This one is hard to write, because the last two days have been so hectic and full and invigorating, but simultaneously exhausting and draining. There’s so much to say, but I think it’s been more difficult to put into words than anything I’ve done in Australia to date.
The Fulbright orientation and gala are done and dusted, and I have the same emotional response as I did after prom or graduation. A bunch of us scholars stayed out at the pub until 2am last night (WAYYYYY past my old lady bedtime) and it felt like it was because of that similar sense of just not wanting it all to be over.
The people I spent the last two days with were inspirational beyond words, each and every single one of them superstars in their own fields and doing things so unique and specific and important. Even the casual “fun facts” everybody shared at the very start of orientation blew me away – there were musicians and elite athletes, “condomologists” and interpretive dancers, and even someone who had shaken hands with an octopus.
Every minute that wasn’t spent in a session or hearing from alums was filled with endless chatter, scholars talking to one another excitingly about their research and what they were doing in Australia or America. Though there was only a handful of Americans in the room, there were easily 70-80 Australian scholars who will be on their way to the states sometime next year. We’re part of the largest Australian-American cohort in history, but will be beat out by next year’s, as they’ll be adding 50 additional awards into the mix thanks to a generous private donation.
Being surrounded by 100 other professionals meant I had to go pretty far out of my comfort zone. Even though I spend a lot of my time in my practice and in life talking to people, I still felt very, very awkward walking right up to strangers, saying hello, and starting a conversation out of nowhere. Other people seemed to be experts at it. I’m incredibly thankful for the few new friends I made who came up to me first and eased that transition.
The big event was our visit to Parliament House for the Fulbright gala, which was similarly filled with conversation and just a generally amazing time. I was fairly nervous leading up to it, but once I got in front of my poster and shook a few hands it was smooth sailing. I even managed to nab two business cards of phenomenal contacts without even having to ask for them. I was told by a scientist that she was “speechless and humbled” that I was taking on the work that I am. I didn’t fall climbing up the stairs, crossing, or descending from the stage as I received my certificate, and I even got to meet the second ever female astronaut to command a space shuttle mission. I got to meet some of the faculty from WSU, who welcomed me as though I was there to stay.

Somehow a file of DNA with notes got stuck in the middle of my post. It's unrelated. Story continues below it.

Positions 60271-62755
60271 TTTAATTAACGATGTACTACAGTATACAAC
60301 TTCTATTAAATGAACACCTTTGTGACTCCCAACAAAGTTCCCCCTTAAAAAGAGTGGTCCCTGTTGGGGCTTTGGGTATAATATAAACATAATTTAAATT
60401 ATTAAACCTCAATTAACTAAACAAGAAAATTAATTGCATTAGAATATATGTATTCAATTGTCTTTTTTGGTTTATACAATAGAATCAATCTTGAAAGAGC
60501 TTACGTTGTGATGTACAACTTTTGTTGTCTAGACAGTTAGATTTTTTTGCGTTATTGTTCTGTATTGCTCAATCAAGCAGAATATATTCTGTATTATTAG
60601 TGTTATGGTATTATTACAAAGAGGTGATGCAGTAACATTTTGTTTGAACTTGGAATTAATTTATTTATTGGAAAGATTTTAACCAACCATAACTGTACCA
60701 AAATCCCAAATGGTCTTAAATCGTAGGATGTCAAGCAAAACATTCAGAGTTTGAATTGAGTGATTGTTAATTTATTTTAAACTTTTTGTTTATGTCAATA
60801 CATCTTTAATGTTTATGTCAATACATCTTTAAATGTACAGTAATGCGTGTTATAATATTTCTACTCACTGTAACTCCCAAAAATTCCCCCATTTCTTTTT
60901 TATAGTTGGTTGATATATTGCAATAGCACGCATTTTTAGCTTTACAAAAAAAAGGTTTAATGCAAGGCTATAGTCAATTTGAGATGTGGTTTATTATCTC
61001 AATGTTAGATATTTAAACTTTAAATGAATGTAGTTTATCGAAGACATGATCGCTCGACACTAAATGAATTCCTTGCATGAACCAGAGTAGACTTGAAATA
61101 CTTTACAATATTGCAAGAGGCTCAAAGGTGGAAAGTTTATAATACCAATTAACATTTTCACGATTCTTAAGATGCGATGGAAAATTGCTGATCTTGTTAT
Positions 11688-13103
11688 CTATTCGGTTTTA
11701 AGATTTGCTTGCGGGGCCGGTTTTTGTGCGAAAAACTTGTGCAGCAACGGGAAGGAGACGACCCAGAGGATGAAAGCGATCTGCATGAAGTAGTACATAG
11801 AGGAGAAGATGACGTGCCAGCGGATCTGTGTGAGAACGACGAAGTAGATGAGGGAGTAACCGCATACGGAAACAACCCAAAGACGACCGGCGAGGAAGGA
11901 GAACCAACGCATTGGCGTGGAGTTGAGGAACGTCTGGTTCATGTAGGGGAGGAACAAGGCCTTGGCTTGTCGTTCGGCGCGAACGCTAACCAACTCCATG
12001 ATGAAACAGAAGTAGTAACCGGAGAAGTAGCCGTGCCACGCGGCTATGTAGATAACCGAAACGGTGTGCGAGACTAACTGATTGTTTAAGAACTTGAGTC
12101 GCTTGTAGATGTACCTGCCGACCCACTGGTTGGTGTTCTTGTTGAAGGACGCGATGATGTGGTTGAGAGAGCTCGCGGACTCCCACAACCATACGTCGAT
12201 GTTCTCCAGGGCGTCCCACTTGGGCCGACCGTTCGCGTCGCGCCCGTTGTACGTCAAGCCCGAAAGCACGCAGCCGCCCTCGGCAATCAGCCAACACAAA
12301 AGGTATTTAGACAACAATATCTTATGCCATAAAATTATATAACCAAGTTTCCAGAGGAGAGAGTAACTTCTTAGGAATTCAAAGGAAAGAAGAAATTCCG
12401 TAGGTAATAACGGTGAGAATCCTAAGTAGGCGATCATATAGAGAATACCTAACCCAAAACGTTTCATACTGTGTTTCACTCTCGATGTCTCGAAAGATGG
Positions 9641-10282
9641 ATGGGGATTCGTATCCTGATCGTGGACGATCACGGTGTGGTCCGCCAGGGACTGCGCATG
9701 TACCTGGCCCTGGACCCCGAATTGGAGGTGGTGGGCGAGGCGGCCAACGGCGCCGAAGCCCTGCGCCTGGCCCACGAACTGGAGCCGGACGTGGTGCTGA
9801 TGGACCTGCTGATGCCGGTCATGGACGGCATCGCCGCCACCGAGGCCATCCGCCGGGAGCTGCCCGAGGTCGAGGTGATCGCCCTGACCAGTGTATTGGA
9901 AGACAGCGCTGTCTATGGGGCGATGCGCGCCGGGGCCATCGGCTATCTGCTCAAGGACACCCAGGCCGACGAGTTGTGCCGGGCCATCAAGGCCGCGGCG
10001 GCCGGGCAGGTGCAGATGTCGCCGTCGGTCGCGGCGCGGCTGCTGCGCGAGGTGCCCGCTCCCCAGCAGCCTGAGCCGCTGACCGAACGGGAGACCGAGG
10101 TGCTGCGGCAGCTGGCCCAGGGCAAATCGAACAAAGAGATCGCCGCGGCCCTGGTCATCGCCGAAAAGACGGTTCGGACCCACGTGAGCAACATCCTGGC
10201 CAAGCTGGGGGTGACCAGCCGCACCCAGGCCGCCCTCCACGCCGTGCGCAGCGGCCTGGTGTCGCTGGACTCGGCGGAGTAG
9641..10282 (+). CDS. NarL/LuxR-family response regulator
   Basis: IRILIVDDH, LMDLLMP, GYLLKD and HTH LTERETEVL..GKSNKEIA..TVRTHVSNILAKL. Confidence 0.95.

I’m an emotional person, and I felt on the verge of tears as I listened to the keynote speaker, Pam Melroy, recall her experiences looking down at the “pale blue dot” from space. Colonel Melroy was the second woman to ever command a space shuttle mission. She urged us to come together as a crew, to treat this planet as our own shuttle. I couldn’t help but look around at everyone in the room, some I had gotten to know fairly well, and some who I hadn’t had the pleasure to meet yet. But all of us were there with one common purpose - to work hard and achieve great things. But beyond that, and maybe even more importantly, to share not only those findings but also our personal, intimate, nonacademic, human experiences with the world as well.
I have this overwhelming sense of stress and fear that I won’t do enough while I’m here, that the work might not be the greatest I’ve ever made or even make that big of difference. But the last few days with the other scholars, alum, and inspirational leaders has helped me to see that our work doesn’t necessarily have a deadline, and my project isn’t over when my grant period ends. At the risk of sounding like a summer camp cliché, I know that I’ll have these connections forever. I thought my Fulbright was the journey, but I’m seeing now that it’s just the first step.